in this question,
i proceeded like:

20k=2^2*5*k
since k is prime it will always have 2 factors
so answer must be
(2+1)(1+1)(1+1)
last 1+1 is for 2 factors of k
Where is my reasoning wrong?

What is the differnece between factors of a number and distinct factors ?

12 has 2*2*3=2^2*3
i.e (2+1)*(1+1)=6 factors
Are these distinct ?
1,2,3,4,6,12 are all distinct only.So what are non distinct factors?

First, you got the problem wrong for a reason that has nothing to do with distinct factors!

Here's why you missed it. The formula you're using is completely correct. In fact, if k = 7 or if k = 11, your reasoning is 100% right. (2+1)(1+1)(1+1) = 12 factors, and that's the number of factors in 20(7) = 140. It's also the number of factors of 20(11) = 220.

The problem is, k could equal 2 or 5. If that's true, your formula doesn't work. If k = 2, then you'd actually be finding the number of factors of (2^3 * 5), which is a different formula: (3+1)(1+1) = 8 factors.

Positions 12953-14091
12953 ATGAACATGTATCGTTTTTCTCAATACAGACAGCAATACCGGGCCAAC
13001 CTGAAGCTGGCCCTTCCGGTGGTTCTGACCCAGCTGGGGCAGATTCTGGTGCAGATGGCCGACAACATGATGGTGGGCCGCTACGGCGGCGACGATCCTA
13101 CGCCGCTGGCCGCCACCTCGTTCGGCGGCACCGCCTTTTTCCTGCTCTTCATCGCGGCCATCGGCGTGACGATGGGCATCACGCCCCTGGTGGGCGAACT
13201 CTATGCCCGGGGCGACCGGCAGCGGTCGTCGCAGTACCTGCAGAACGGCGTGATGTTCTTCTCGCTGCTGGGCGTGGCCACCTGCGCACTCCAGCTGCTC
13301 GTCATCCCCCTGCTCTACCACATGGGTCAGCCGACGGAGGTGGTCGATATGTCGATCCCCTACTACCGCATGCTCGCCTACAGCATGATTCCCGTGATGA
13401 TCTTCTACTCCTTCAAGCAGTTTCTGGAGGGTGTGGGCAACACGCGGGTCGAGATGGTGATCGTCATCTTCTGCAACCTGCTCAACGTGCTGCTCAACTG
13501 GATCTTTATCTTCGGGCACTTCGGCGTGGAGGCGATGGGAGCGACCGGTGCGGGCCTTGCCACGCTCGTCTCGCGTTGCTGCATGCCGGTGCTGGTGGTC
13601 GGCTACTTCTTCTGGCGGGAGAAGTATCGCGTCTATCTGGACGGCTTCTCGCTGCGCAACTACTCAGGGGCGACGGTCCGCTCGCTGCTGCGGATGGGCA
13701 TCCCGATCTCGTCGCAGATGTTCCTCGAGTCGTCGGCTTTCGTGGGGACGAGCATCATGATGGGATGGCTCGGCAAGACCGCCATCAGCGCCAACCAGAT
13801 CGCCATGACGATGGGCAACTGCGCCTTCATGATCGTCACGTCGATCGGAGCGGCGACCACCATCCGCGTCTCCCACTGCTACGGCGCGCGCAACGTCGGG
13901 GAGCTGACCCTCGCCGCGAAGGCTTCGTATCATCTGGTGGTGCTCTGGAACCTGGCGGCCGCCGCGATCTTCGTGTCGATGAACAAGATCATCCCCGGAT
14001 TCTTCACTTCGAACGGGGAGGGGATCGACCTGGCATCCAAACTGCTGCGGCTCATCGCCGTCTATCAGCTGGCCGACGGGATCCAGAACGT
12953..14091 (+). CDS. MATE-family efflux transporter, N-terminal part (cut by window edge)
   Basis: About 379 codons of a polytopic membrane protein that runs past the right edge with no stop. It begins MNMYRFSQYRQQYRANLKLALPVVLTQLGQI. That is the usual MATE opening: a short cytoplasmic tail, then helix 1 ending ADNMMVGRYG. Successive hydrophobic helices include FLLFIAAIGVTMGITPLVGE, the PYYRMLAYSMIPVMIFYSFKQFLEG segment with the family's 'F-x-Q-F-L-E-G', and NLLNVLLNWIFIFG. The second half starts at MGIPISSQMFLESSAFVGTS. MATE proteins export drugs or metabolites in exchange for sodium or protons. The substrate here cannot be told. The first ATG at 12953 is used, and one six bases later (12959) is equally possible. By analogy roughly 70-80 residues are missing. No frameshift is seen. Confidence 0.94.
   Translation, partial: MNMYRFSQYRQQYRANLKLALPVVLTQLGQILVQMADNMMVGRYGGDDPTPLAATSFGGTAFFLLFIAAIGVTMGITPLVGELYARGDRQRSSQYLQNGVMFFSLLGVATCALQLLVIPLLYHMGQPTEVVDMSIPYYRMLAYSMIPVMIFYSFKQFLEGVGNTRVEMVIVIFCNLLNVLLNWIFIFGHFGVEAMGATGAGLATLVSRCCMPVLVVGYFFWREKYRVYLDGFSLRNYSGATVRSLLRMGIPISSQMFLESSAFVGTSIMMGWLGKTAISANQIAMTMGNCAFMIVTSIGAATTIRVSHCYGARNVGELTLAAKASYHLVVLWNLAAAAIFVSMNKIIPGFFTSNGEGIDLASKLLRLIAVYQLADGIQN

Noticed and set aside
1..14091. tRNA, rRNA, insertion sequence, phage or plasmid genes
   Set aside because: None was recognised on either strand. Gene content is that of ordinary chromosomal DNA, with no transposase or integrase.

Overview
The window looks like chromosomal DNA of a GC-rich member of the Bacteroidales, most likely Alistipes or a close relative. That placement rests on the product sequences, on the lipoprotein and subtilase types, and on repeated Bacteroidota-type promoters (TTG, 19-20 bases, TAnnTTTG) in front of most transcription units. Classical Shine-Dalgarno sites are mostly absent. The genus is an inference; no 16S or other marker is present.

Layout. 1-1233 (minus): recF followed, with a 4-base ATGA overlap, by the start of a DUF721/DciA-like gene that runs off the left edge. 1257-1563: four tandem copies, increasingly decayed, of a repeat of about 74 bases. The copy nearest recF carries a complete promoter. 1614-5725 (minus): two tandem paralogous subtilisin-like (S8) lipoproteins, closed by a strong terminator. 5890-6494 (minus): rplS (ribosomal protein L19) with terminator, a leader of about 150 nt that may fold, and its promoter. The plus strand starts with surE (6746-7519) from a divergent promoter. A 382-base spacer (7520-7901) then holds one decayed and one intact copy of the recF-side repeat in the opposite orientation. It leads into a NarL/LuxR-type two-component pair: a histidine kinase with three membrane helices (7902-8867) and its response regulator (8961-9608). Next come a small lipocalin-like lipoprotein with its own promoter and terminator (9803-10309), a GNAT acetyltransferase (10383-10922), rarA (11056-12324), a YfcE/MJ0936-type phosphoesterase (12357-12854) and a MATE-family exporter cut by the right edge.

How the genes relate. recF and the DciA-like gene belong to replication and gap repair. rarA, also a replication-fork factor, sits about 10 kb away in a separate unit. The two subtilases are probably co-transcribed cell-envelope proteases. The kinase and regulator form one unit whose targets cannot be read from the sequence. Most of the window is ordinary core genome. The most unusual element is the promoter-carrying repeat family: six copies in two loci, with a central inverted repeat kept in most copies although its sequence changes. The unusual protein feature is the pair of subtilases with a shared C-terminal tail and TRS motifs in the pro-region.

Or if k = 5, you'd be finding the factors of (2^2 * 5^2), which is (2+1)(2+1) = 9 factors.

So, the number of factors isn't always 12. It's only 12 if k is a different prime.

There are actually three different terms, not just two:

1. prime factors (or 'prime factorization')
2. distinct prime factors
3. factors

The prime factors of a number are the primes you get when you 'break down' that number as much as possible. For instance:

12 = 2 * 2 * 3

Prime factors are 2, 2, and 3.

The distinct prime factors of a number are just the unique prime factors, without any repeats.

The distinct prime factors of 12 are 2 and 3.

The factors of a number don't have to be prime at all! If a problem just says 'factors', it's talking about all of the positive integers that can be divided evenly into that number. Not just the primes!

The factors of 12 are 1, 2, 3, 4, 6, and 12.

If a problem says 'different factors', this is what the problem means. It doesn't technically have to say 'different factors'; if it just says 'factors', you should usually assume that it's looking for all of the factors of the number, like 1, 2, 3, 4, 6, 12, and that you shouldn't skip any or count any twice.
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Chelsey Cooley | Manhattan Prep | Seattle and Online

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Re: Distinct Factors   [#permalink] 05 Nov 2018, 13:51
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# Distinct Factors